Author(s): ElGhannam A, Ducheyne P, Shapiro IM
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Abstract Previous studies indicate that modification of the surface of porous bioactive glass promotes osteoblast function. We hypothesize that bone formation on treated bioactive glass is due to the selective adsorption of serum attachment proteins. To test this hypothesis, we examined the profile of proteins adsorbed to treated bioactive glass and compared these proteins with those adsorbed to untreated bioactive glass and porous hydroxyapatite. Porous bioactive glass was treated with Tris-buffered electrolyte solution to generate a calcium phosphate-rich surface layer and then immersed in tissue-culture medium containing 10\% serum. Proteins adsorbed to the ceramic surfaces were analyzed by sodium dodecyl sulfate-polyacrylamide gel electrophoresis and Western blot analysis. Porous hydroxyapatite bound a higher amount of total protein than did the other substrates. However, surface-modified porous bioactive glass adsorbed more fibronectin than did hydroxyapatite. The effect of serum-protein adsorption on osteoblast adhesion to bioactive glass and hydroxyapatite was also evaluated. Cell adhesion to porous bioactive glass that was surface-modified and serum-treated was significantly greater than to porous bioactive glass that was either surface-modified or serum-treated. Furthermore, cell adhesion to porous bioactive glass treated to form the dual layer of calcium phosphate and serum protein was significantly higher than adhesion to porous hydroxyapatite with adsorbed serum protein. Results of the study strongly suggest that adsorption of serum fibronectin to the surface of modified porous bioactive glass coated with calcium phosphate may be responsible for enhanced osteoblast adhesion.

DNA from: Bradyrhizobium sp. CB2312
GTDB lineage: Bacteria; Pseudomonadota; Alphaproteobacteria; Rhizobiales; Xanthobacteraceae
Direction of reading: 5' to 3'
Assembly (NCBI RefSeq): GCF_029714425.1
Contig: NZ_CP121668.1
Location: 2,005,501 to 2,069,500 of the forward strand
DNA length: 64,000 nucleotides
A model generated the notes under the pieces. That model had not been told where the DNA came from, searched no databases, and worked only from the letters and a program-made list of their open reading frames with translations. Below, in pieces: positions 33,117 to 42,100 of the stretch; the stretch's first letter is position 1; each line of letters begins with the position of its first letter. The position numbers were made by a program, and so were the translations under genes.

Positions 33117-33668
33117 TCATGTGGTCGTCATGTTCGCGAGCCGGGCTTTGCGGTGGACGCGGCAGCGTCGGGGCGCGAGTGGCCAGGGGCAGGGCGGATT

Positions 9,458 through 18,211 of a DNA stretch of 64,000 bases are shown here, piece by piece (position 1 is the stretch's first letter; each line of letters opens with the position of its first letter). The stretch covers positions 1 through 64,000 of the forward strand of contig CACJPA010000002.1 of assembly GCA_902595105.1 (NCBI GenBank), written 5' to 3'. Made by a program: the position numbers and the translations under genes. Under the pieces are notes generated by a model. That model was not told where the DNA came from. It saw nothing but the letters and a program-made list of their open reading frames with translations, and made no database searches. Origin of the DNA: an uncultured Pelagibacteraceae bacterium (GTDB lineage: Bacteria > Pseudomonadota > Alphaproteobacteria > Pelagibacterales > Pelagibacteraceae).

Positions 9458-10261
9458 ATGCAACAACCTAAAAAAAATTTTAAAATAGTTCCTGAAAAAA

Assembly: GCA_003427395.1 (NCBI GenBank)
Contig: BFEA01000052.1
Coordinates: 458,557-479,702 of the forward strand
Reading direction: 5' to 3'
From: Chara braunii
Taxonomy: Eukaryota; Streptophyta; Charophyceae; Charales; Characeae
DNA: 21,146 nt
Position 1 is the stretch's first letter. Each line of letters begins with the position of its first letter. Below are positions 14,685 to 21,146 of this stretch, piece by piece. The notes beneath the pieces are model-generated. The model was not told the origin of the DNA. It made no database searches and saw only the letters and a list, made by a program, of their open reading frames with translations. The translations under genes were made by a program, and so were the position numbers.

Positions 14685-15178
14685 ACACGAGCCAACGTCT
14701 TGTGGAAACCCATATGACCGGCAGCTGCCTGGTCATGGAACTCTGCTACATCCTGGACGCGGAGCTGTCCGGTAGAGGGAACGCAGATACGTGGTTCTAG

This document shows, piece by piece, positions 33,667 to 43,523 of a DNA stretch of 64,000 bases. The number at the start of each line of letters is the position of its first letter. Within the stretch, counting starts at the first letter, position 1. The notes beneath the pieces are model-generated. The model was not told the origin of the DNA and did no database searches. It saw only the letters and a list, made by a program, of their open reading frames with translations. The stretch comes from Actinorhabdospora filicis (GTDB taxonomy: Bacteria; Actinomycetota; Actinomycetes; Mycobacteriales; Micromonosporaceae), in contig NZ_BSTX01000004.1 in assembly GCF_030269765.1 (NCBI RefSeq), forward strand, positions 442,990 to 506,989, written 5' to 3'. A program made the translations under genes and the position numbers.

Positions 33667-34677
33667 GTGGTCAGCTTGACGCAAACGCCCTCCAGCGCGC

This article was published in J Orthop Res
and referenced in Bioceramics Development and Applications